After a long day marred with allegations of campaign shenanigans, the special election for the 27th District of the State Senate ended with no definitive winner. So, naturally, in a move befitting the Kafka-esque landscape of Southern Brooklyn politics, both candidates gave victory speeches and left it to the political press to figure out.
The election was too close to call, with the Associated Press reporting Republican David Storobin narrowly leading Democrat Lew Fidler by 120 votes out of more than 20,000 cast – essentially a 50-50 split.
Late yesterday, Fidler, who has served on the City Council for a decade, sounded like the winner as he spoke to hundreds of supporters who had gathered at the Kings Bay Y on Nostrand Avenue to await the results and the arrival of their candidate.
After he arrived to cheers and applause, shortly after 11 p.m., Fidler announced he led Storobin, a Russian-born lawyer and Republican neophyte from Brighton Beach, albeit the margin at the time was just over 200 votes – far less than what he and his supporters expected against a candidate with a scant political resume.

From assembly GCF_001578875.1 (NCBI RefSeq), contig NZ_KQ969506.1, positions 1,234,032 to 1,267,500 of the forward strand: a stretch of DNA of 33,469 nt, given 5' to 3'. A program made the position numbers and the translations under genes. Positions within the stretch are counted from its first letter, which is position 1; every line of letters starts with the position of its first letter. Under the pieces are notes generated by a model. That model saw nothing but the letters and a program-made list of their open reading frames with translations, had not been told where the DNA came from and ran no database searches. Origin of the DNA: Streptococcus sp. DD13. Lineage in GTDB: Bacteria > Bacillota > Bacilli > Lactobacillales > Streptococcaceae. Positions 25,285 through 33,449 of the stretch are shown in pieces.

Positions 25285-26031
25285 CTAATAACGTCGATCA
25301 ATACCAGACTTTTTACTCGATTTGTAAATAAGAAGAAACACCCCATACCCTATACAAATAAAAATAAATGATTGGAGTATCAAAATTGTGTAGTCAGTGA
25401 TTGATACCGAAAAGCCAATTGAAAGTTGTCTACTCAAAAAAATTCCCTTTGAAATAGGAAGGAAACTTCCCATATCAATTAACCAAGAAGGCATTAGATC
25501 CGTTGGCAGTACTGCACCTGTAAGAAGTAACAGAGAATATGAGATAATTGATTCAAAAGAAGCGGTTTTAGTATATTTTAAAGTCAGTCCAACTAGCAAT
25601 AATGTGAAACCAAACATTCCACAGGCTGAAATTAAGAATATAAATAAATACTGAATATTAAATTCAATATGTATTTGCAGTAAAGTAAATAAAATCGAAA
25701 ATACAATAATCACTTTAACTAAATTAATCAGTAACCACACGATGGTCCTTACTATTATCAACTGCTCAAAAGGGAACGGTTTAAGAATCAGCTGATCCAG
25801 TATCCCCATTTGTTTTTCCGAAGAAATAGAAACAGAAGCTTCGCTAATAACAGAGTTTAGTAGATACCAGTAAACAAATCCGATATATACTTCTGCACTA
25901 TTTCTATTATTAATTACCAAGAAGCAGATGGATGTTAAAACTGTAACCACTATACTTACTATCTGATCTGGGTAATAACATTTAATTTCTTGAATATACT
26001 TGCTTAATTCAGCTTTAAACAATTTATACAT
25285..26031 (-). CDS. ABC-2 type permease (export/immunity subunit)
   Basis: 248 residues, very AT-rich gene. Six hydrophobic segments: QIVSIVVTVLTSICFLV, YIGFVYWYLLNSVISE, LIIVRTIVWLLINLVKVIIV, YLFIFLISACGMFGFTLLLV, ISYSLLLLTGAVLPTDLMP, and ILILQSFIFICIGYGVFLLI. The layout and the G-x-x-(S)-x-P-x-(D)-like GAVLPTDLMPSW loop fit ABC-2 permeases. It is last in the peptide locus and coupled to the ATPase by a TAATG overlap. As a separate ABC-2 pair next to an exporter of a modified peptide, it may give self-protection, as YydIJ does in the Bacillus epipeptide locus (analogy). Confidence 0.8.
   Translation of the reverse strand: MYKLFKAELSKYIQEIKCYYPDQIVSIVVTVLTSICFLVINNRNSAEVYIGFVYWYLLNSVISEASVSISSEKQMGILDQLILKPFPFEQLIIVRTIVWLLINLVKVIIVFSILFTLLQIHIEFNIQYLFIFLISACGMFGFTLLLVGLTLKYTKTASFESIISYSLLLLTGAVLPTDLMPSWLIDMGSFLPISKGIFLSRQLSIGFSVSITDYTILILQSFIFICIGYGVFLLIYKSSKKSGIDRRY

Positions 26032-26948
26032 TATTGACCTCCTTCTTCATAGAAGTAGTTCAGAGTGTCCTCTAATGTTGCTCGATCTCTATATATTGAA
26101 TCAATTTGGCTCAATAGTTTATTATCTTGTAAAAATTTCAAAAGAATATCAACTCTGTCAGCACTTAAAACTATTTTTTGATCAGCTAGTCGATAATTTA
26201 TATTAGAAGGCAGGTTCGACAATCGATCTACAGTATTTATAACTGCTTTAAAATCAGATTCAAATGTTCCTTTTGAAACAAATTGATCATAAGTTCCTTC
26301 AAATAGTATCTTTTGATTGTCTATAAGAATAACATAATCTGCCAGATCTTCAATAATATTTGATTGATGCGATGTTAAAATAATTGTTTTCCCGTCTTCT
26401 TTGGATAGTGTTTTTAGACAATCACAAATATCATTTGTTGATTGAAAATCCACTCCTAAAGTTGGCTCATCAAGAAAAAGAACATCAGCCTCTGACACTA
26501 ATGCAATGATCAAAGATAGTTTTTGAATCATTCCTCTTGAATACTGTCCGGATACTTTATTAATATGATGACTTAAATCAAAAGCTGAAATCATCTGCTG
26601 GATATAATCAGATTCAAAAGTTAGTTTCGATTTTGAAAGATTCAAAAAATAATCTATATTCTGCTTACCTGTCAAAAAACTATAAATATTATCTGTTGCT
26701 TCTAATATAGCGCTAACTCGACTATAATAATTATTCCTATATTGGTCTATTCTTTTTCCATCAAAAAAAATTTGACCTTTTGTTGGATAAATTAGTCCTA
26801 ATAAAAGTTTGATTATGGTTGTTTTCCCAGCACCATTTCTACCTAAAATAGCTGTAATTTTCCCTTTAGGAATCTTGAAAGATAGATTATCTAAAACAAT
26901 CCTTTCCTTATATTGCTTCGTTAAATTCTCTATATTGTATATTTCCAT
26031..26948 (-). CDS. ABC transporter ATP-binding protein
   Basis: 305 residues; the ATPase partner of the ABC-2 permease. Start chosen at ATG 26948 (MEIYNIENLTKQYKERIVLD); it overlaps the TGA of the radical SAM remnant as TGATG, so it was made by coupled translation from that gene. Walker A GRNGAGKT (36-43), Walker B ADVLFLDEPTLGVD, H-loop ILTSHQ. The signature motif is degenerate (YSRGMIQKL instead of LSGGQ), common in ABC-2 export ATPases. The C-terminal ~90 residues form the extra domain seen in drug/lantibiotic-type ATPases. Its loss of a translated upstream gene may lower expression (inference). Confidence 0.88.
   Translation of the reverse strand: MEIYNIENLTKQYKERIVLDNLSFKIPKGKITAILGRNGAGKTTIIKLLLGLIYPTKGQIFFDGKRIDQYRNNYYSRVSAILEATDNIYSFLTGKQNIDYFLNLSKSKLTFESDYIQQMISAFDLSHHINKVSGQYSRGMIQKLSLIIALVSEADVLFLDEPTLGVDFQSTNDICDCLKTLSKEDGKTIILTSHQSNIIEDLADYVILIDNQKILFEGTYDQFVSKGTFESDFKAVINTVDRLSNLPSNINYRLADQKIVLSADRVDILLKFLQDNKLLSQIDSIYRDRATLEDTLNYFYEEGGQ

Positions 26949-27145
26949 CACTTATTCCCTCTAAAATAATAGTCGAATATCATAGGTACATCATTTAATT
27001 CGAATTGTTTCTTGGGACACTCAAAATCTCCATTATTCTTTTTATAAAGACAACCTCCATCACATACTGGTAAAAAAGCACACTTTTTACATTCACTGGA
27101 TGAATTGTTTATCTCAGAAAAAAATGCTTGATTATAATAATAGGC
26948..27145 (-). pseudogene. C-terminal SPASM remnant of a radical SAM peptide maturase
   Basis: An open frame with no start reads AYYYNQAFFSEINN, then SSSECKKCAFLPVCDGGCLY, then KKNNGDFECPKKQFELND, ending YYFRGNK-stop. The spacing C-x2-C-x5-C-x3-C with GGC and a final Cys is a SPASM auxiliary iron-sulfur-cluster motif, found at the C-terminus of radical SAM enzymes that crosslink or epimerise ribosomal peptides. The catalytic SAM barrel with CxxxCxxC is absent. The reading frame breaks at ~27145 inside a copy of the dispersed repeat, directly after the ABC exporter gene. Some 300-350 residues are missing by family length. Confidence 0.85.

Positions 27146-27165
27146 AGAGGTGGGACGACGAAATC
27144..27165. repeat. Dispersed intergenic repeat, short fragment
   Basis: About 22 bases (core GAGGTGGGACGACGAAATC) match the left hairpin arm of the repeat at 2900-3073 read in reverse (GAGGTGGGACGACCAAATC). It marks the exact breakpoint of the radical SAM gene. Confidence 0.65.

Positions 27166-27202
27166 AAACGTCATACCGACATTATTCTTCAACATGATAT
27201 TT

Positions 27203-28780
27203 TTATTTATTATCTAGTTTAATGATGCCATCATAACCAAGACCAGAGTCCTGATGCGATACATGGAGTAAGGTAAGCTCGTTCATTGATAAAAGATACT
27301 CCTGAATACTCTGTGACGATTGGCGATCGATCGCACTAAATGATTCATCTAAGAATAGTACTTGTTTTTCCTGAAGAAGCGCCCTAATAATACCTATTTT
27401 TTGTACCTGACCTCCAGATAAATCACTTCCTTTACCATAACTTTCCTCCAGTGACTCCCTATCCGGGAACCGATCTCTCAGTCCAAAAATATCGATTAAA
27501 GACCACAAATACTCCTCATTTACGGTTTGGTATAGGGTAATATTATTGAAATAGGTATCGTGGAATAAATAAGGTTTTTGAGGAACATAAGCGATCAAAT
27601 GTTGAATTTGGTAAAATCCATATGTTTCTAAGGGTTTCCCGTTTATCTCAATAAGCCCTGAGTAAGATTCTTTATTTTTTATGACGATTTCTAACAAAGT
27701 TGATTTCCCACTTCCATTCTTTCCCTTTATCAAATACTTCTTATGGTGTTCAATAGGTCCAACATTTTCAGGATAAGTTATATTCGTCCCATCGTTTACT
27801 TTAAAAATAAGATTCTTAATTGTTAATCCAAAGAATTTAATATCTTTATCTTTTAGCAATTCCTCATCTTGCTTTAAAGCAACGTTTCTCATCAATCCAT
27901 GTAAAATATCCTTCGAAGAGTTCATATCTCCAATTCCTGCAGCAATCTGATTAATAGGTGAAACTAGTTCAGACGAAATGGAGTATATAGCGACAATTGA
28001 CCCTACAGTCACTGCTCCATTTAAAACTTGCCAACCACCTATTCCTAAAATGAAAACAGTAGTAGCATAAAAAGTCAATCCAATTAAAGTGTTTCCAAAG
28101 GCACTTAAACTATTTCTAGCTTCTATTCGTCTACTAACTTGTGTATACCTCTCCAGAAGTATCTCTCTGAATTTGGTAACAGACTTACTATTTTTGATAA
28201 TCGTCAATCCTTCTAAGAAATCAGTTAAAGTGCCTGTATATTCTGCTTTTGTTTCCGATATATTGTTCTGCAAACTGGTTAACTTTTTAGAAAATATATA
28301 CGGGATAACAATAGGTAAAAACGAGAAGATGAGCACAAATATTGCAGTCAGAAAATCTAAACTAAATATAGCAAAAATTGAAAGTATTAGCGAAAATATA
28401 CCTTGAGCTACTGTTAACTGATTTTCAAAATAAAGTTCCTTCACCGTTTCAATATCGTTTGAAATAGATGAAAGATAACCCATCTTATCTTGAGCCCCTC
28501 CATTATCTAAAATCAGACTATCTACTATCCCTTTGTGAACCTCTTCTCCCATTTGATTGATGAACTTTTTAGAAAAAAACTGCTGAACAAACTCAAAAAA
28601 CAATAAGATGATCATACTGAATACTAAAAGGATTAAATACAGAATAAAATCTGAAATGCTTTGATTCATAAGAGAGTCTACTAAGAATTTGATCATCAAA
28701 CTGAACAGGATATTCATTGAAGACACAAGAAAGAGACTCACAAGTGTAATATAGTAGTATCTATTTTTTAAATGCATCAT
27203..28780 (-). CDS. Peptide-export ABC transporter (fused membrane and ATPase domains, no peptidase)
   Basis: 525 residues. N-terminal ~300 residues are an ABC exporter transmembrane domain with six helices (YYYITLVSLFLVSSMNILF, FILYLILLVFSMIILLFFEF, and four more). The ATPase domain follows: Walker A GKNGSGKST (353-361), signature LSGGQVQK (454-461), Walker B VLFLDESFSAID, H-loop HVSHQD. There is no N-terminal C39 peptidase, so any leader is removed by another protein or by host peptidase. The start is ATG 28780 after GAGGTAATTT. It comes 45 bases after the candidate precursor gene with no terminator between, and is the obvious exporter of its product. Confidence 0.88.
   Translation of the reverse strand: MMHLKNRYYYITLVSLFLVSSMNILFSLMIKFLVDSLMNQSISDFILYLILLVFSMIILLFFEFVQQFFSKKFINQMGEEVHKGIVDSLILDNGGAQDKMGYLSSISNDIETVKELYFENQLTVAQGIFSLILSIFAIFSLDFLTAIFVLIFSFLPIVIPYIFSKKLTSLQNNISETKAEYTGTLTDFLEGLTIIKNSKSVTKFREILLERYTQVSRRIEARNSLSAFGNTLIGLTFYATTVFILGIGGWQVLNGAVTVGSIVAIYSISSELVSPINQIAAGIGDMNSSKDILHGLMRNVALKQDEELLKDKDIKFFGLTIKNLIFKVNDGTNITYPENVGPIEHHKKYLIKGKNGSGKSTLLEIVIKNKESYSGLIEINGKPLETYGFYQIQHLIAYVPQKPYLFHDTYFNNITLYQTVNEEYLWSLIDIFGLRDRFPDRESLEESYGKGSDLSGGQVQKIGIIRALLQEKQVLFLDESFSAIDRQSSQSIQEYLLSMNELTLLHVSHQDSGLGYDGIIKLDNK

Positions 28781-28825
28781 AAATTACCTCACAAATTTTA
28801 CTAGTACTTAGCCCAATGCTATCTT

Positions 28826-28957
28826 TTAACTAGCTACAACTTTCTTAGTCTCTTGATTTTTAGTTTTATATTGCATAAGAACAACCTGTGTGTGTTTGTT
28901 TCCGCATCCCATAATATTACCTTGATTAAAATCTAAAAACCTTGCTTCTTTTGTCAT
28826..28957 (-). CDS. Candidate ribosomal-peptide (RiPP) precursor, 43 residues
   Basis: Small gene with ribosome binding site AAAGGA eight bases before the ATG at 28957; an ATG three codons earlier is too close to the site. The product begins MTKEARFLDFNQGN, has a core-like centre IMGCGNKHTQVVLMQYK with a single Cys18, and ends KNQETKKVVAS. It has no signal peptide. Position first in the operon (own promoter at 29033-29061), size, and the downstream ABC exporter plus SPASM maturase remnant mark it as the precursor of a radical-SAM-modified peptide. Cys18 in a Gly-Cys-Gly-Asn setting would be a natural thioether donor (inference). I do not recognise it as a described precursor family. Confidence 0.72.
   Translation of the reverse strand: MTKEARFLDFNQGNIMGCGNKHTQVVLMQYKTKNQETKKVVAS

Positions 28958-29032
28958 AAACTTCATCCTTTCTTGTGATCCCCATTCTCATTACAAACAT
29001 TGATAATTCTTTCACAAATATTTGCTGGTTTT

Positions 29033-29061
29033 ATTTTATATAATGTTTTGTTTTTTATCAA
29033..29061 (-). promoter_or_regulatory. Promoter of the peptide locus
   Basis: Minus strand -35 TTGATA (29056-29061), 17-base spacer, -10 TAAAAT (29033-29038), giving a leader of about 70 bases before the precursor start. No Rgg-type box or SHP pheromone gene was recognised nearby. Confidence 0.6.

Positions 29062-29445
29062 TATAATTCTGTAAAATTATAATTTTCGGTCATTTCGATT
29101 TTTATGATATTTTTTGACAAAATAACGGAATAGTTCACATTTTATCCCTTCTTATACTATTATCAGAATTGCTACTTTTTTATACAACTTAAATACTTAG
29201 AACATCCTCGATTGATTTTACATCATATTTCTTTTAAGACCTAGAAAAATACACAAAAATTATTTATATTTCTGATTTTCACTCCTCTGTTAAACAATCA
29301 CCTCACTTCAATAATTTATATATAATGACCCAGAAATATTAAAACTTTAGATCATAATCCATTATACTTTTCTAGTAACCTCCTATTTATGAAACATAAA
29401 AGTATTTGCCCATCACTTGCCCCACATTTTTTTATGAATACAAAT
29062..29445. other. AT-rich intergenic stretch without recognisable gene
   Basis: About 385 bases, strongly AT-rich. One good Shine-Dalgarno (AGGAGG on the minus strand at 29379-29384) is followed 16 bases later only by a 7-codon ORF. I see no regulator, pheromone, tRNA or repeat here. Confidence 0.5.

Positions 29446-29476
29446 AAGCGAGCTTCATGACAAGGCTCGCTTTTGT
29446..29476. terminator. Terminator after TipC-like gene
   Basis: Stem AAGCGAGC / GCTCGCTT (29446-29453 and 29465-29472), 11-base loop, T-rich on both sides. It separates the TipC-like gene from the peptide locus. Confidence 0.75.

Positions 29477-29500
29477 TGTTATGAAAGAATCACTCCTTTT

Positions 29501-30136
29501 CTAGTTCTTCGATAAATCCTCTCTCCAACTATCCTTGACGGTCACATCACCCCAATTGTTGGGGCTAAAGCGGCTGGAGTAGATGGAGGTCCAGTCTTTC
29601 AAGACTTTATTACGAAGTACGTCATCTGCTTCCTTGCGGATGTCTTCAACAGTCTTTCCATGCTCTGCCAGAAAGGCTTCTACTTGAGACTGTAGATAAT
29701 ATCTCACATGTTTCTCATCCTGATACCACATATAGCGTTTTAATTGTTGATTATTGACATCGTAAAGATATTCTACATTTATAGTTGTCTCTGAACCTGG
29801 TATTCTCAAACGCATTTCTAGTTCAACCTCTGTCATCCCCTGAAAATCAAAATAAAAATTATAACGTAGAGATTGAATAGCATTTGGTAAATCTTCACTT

Despite the narrow lead he said he had at the time, Fidler told his audience, “Nevertheless, the final tally won’t be known for several weeks until the write-in ballots are counted.”
There are more than 700 absentee and paper ballots to be counted. The Board of Elections said they will begin reviewing the machine counts today, and the paper ballots next week. The official results will take approximately two weeks.
Just moment’s after Fidler’s victory speech, Storobin appeared before his supporters at OPM Restaurant and Ultra Lounge and declared himself the victor.
“The good won. We won,” Storobin said in his victory speech, caught on video by Yeshiva World News. “When nobody outside believed that we had a shot to compete … we won!”
Storobin, though, noted that it was close and that official results wouldn’t be known for “days or even weeks.”
Regardless, whoever is declared the winner will only serve until the end of the year when the district will be eliminated by redistricting, forcing the winner to campaign anew in a different district. Most observers believe Storobin will campaign for the so-called “Super Jewish” district, designed by Republican State Senate members to cater to the conservative Orthodox Jewish community.